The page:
On Thursday, Jussie Smollett appeared on Good Morning America, noting that while he was “pissed off” at the attackers he claims targeted him with homophobic and racist slurs, he was equally upset at “the attacks” that followed, i.e. the swarm of doubters who didn’t quite think his story added up.
Admittedly, the news cycle around the reported attack has been quite the rollercoaster. There has been so much back-and-forth in regards to the persons of interest, their race, whether Smollett knew the attackers, the probability of an attack happening during the middle of a polar vortex in Chicago, whether a “MAGA” comment was ever uttered, the logistics around the location of the attack and its proximity to his apartment ... the list went on. And on.
The safest thing to do was to remain silent about it until actual suspects were confirmed or charges were handed out (professional reporting notwithstanding), as the entire narrative appeared to stand on shaky ground.
The most recent kerfuffle began when it was reported that the Chicago Police Department (CPD) were questioning the two persons of interest identified in the surveillance video from the night in question. Local independent station WGN-TV reported the two men taken in for interrogation were “of Nigerian descent and live in Chicago” and that one of them apparently worked as an extra on Empire.
Things spiraled out of control when reputable news sources such as ABC Chicago and Variety started providing broader coverage piggybacking off WGN’s take and adding their own pretty damning reports. The latter even included a “Jussie Smollett Attack Was Staged, Police Say” social media headline in its report it was later forced to delete when police deemed it inaccurate, clarifying that information was given by “sources.”
Then, there was this figurative nuclear bomb:
That was precisely the point when shit imploded. To add to the initial rumors that this whole thing was basically a Lee Daniels production far exceeding his dramatized television show on Fox, an extra whammy dropped when sources alleged the whole thing stemmed from Smollett’s character supposedly being written off.
A scandal! Where was Olivia Pope to fix this? Sheesh. To say it was a circus at this point would have been putting it mildly, to be honest.
Quickly after, however, it became apparent that Chicago Police had not, in fact, confirmed any reports of a staged hoax. The alleged “sources” were deemed “uninformed and inaccurate.”
Things got so out of hand that the Empire writers’ room and co-creator Danny Strong took to Twitter to refute the rumors. FOX even released an official statement debunking the hoax reports.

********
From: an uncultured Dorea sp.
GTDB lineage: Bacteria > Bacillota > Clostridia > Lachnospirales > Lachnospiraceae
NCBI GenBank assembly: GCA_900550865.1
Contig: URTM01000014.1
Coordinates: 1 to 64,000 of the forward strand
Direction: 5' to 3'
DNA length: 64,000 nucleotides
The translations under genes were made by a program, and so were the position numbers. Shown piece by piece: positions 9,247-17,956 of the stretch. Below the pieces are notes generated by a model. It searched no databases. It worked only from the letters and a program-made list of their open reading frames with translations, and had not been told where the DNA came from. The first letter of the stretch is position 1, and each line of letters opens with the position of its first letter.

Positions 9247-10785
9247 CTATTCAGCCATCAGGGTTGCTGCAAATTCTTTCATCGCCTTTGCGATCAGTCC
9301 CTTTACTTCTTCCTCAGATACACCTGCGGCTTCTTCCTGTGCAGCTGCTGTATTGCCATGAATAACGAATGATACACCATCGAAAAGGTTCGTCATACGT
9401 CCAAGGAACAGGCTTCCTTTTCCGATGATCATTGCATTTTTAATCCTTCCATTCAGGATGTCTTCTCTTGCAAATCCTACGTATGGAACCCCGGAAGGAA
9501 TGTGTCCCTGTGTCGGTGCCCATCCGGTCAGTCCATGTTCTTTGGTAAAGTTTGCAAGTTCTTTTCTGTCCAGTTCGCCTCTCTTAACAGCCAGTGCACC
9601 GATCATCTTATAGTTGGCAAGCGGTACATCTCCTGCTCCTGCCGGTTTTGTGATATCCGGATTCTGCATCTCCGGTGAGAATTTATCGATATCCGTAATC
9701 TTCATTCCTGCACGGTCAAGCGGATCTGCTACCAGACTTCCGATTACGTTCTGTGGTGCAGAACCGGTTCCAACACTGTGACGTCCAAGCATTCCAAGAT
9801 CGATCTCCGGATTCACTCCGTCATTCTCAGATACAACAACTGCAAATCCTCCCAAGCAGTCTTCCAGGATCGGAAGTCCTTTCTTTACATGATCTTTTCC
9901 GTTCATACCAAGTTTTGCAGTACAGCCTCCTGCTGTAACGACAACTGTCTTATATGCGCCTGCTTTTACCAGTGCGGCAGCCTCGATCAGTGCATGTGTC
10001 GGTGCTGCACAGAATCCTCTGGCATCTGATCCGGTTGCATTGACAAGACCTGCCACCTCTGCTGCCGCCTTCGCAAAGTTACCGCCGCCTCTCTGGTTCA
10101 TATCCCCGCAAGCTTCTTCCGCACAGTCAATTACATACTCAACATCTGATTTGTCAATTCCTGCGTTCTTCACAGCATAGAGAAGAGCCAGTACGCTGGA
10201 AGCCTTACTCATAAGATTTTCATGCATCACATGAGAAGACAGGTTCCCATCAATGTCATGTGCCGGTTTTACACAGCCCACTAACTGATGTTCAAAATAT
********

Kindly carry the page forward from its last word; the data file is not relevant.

A whole hot ass mess. The lot of it.
As I gawked in amazement at the clusterfuck I was witnessing on social media in real time, I noticed a few things and got to musing:
1. That desire to be “first” is real. And because social media has granted everyone a platform, this eagerness is no longer exclusive to breaking news reporters, and hasn’t been for a good while now. In the rush to provide commentary on what was a scandalous “reveal,” people may have not realized they were essentially siding with the very bigoted groups of people who don’t even want them to have basic human rights.
2. General and healthy skepticism aside, there’s something else occurring here that needs to be pointed out: there are clearly people who never believed Smollett from the very beginning. Now, this could be due to an array of things: It could be something personal against him, the disconnect between fighting for black men and fighting for gay rights (and the intersection smack dab in the middle), or simply being swept up in the shoddy reporting/rumor mill about the incident. Who’s to say?
But, there was a bizarre sense of ... joy around the whole thing that was very, very unsettling. It was a “gotcha” moment prevalent on social media, where people hop on the prime opportunity to unleash that they “never liked that nigga anyway.” Because, let’s face it, if this whole thing turned out to be a hoax, that would be supremely fucked up on another level. There’d be nothing funny about it, as the details of this reported incident aren’t isolated and speak to a larger issue.
3. The following dichotomy: You’re aware of the countless times Russian bots have crafted and implemented targeted campaigns to the detriment of black people, right? It was certainly easy to write off said fake news (real fake news, not the “fake news” dubbed by President Circus Peanut) in that case. When you use that same shaky news platform to then attack Smollett’s character, how does that exactly line up? And let’s say CPD did, in fact, legitimize the sources claiming the “staged” story. Since when do you immediately trust the words of the Chicago Police, when you’ve seen the corruption within their system at the expense of several black bodies? Does that change when that black body is black and gay? Or a celebrity on a show you don’t care for? Or for general tea and messiness? How do you reconcile with that?
I don’t know the answers to any of those questions, especially as the status of major aspects of this horrific ordeal is still outstanding. I just ... don’t know. And at this juncture, it’s okay. It’s okay to say that.